By a 3-2 vote, the Loxahatchee Groves Town Council directed its staff Tuesday to draft an ordinance allowing golf carts to be operated on town roads.
Florida statutes provide for municipalities to allow golf carts on roads that have been designated for such use, but the municipality must determine that golf carts may travel safely on or cross public roads or streets by considering factors such as the speed, volume and character of motor vehicle traffic also using the road.
Golf carts have a different definition under the statutes than low-speed vehicles and mini-trucks, which are already allowed as long as they have the required operating equipment, including lights and turn signals, and all-terrain vehicles, which cannot be operated on roads.
Discussion of the question had been postponed from the council’s Aug. 20 meeting, where only three council members were present, in order to have full discussion.
Vice Mayor Ron Jarriel, who was not present then, said he was concerned about safety and security issues and wanted no action taken.
“I’ve read through all this, and unless I’m wrong, the way I interpreted this from legal [staff] we need to leave this alone and keep it like it is,” Jarriel said. “For us to start dedicating roads for certain types of vehicles, whether it’s a golf cart, and then they said the minimum age was 14 — a 14-year-old does not have a driver’s license. If you’re going to operate a vehicle in the Town of Loxahatchee, I expect you to carry anything from a restricted license up to a driver’s license, so when PBSO stops you, you’ve got identification of who you are and where you live, and whether that golf cart comes from your residence.”
Jarriel pointed out that thieves use golf carts to case potential targets surreptitiously.
“People like to ride around on golf carts and four-wheelers and scope out residents, and then they like to steal if nobody’s around,” Jarriel said. “They’re quiet, they’re sneaky, and I just don’t like the idea. This council shouldn’t be designating a road for people to ride golf carts on without the residents agreeing to that, because the residents are the ones affected.”
Jarriel pointed out that nursery work vehicles and other low-speed vehicles such as tractors are already covered, which are required to have equipment including mirrors, turn signals and lights.
“If you look at the golf carts, they don’t have that stuff,” Jarriel said. “I personally think we’re opening a can of worms. I say we leave it alone and concentrate on more important things at this time.”
Jarriel added that he was also concerned about the town’s liability if someone is hurt or killed in an accident.
Councilman Tom Goltzené said he did not have a strong opinion on the question, pointing out that it was something that had been discussed by the Roads & Trails Committee.
“I would say we should allow golf carts on the town roads, but I’m not going to fight for it,” Goltzené said. “I don’t have a golf cart. I was trying to help it out for people who did and try to make things easier for residents. I would hope, though, that the PBSO makes sure that people who do, understand that they are breaking the law and treat them as such, because we can’t have unequal enforcement.”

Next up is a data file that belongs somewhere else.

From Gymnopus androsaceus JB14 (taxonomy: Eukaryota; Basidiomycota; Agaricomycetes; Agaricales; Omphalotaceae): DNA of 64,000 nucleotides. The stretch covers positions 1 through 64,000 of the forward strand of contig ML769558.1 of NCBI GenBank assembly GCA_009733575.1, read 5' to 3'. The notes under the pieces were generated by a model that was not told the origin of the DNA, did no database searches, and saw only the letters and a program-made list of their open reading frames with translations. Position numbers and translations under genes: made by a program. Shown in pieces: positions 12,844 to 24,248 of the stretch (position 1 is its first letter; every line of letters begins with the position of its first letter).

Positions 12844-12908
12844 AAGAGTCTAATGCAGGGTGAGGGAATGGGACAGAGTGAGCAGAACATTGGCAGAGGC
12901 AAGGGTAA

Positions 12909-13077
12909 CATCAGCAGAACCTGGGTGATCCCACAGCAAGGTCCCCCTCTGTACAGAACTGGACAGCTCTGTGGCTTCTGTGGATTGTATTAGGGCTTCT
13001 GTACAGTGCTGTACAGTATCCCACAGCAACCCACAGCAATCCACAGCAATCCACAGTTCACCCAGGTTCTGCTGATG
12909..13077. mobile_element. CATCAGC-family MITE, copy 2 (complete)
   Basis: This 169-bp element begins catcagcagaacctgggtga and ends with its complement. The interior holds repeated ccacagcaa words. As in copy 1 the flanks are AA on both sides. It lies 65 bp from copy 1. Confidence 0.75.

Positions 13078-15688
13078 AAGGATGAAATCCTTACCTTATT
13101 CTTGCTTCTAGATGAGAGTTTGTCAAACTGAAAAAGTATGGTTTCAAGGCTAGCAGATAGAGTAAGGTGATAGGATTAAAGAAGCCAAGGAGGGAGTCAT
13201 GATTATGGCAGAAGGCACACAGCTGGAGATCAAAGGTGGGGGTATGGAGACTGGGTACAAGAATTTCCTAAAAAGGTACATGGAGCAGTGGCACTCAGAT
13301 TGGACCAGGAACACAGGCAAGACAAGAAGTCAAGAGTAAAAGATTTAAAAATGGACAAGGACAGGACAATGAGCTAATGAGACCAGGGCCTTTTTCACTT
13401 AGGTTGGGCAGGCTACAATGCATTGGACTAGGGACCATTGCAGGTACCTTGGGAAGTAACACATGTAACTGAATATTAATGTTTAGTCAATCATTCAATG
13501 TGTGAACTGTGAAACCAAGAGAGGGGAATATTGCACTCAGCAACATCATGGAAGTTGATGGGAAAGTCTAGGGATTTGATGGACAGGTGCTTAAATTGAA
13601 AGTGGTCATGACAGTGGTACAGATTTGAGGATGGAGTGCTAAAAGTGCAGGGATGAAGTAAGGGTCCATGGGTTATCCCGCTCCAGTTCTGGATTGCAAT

Councilman Ryan Liang favored the use of golf carts. “I know a lot of folks do use the golf carts just to check the mail or go to their neighbor’s house, but then I also understand there are folks who take advantage of using golf carts or ATVs. But I don’t want to penalize the property owner who wants to use their golf cart to check their mail or take their garbage out.”
Councilman Jim Rockett said he uses a golf cart to check his mail and take out his garbage but never leaves his property. “I don’t need to go on town roads or district roads,” Rockett said. “Quite frankly, I’ve seen too many times where we have recreational golf carting on the roads, and it’s dangerous.”
Rockett also pointed out that statutes require posting roads where golf carts are allowed and that cost has not been determined.
Mayor Dave Browning said he was among the people interested in a golf cart ordinance.
“I would have been sure it had been a licensed driver to drive the golf cart,” Browning said. “We already allow horses on the road, we allow tractors on the road, we allow the utility vehicles from the nurseries on the road. The ATVs are already illegal, the dirt bikes that aren’t licensed are already illegal. My thought was, what would it hurt to designate the roads with licensed drivers to use the golf cart to go to their neighbor’s house?”
Goltzené made motion to allow golf carts on town roads and also require that the operator be a licensed driver. It carried 3-2 with Jarriel and Rockett opposed.
Attorney Michael Cirullo pointed out that authorization of golf cart operation on town roads would still have to come back to the council for approval in an ordinance, which he would prepare for a future meeting.